Nintendo’s Switch has been a runaway success for the company, and given Nintendo’s approach to crafting a unique hybrid system combined with a fantastic lineup of first-party and exclusive games, it’s unsurprisingly that the Nintendo Switch has enjoyed particularly strong sales.
But, with the Playstation 5 and next-generation Xboxes posied for release later this year, and multiple reports that Nintendo are at least considering a Switch-Pro, it seems fairly evident that the company are exploring the options to release a new console. Earlier this year, the President of Nintendo confirmed that there’ll be no new Switch model for the entire 2020 period.
“Regarding Nintendo Switch, we believe that it is important to continue to communicate the appeal of both Nintendo Switch systems and expand the installed base. Please note that we have no plans to launch a new Nintendo Switch model during 2020,” is what Mr Furukawa said back in January.
Eagle-eyed readers will notice he stated in 2020, and of course, this means that in 2021 and beyond is a different story.
I’ve recently been contacted by a source, (who I have verified their credentials and I am pretty confident that their information is accurate) and was told that to their knowledge Nintendo has been evaluating at least two separate hardware revisions which could become the Switch successor. If you haven’t read consumed our content before, we have been right in numerous things in the past – including leaking AMD’s Ryzen 3000 release date, various AMD graphics cards and a variety of things for Sony’s PS5, including the APU bring up recently and why Sony didn’t show the PS5 and them wishing to show the system on real hardware.
The first piece of hardware was being tested last year, and then another was being tested and internally benchmarked in February of this year. According to my source, audio performance and CPU performance were notably more impressive than the original Switch (which is primarily Maxwell-based, more on this in a moment) and the hardware is still based upon a later iteration of Nvidia hardware.
With the first revision of the hardware I was told that “they did a full bring-up” and later on in the conversation, the source adds that they were testing compatibility for the currently available Switch titles (ie, to make sure that the games would run and would be backwards compatible).
In their opinion, this likely means that Nintendo will be likely ready to start doing revisions of the hardware (basically bringing up the APU and other components with revisions to get them ready for release to the public).
Interestingly, this likely is a good reason why we’re seeing Nintendo state there’s no Switch Pro (or other hardware) this year, if my source is accurate (and I am very confident they are), Nintendo is still in the bring-up phase of the console. If you’re less into tech, this basically means that at this point the Switch Pro isn’t even a development kit stage for third parties right now, and is purely being tested and validated internally at Nintendo.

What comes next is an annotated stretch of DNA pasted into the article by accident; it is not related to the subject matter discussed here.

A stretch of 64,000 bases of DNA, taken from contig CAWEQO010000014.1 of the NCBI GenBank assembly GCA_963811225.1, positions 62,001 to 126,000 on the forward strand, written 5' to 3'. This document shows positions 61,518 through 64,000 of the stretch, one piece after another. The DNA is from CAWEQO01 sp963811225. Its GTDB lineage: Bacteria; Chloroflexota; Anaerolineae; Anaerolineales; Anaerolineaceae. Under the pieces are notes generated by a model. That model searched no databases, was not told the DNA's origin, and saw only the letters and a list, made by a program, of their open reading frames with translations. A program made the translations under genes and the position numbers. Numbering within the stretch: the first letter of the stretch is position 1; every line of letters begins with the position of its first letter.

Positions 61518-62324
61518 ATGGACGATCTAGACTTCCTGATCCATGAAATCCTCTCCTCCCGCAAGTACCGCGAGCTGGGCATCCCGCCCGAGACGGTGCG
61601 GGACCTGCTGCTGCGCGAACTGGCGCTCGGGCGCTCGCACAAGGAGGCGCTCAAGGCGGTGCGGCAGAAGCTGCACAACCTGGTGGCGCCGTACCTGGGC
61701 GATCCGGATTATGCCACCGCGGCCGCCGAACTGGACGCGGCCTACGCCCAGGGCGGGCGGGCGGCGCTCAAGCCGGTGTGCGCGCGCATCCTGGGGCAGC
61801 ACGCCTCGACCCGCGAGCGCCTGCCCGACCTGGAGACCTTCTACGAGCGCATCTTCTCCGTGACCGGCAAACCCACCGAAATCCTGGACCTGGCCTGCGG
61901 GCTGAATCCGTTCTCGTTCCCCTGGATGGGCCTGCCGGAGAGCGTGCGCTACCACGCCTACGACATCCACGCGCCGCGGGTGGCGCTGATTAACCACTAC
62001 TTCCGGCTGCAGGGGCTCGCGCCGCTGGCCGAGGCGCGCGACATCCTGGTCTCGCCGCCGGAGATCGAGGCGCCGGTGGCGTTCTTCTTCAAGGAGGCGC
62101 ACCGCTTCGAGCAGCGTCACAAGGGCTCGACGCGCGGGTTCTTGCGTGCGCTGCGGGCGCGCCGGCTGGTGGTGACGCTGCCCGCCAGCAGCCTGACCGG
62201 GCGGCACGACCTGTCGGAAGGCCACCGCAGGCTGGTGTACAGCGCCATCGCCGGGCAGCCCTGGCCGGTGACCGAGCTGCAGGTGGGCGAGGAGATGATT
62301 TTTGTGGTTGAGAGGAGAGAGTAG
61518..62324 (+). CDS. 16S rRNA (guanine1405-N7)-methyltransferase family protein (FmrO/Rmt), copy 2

I am also unsure if this is new hardware is for a Switch Successor with backwards compatibility (so like say the Xbox Series X), or a Switch Pro with improved hardware but also compatible with older titles (so like the PS4 Pro for example).
I was also told that Nintendo will be pushing the audio components considerably more than this current generation, and the source expects Nintendo to really improve the audio experience with headphones of good quality being more important than the current Switch.
The current generation Switch is Maxwell-based, but according to my source, many of the internal development teams at Nintendo had not expected this and instead had expected the hardware to be based on a PX2 SOC. I don’t have the exact specs of what Nintendo was testing, but it was apparently way more capable than the hardware Nintendo released.
Audio apparently suffered heavily, and with the limited CPU and bandwidth of the Switch, it’s not hard to imagine other areas where the Switch suffered too. According to this source, some ‘audio work had to be scrapped’ because the Maxwell-based Switch couldn’t handle this.
I questioned why Nintendo would go with the lower end hardware and was told that it was to do with cost and how much Nvidia was willing to sell the Tegra SOCs to Nintendo and how much Nintendo would pay. I was told that Nintendo wasn’t willing to go over a certain price and went with the lower-end hardware, but that the actual cost difference between the vastly superior Pascal SOC and the inferior Maxwell SOC was tiny (I was asked to not give the specific number, but if it’s a very small price difference).
Nintendo is in less of a rush to put out new hardware because of the portable nature of the Switch continues to push a unique value over what Sony and Microsoft are doing (although, xCloud is great for, on the go gaming, it’s not the same thing as a dedicated portable). Given a lot of games will still be cross-generation for the next year or two, and also Nintendo typically having very strong exclusives (particularly first-party games) launching a year or two later isn’t necessarily a bad thing.
Another question is if Nintendo would take advantage of a DLSS (Deep Learning Super Sampling) technology on this updated hardware or instead, if we’ll see a more Xbox Series X or PS5 approach with upsampling running on the CU of RDNA 2. The tensor cores required to upsample do require extra power, which might limit the number of SMs or clocks, which for a portable system isn’t worth the trade.
But as we’ve demoed in our DLSS 2 investigation, 540P to 1080P upsampling results on Nvidia’s technology are stellar, and there’s also the recent LinkedIn job advert showing Nvidia searching for someone to work on SoCs for console technology and specifically mention DLSS 2.
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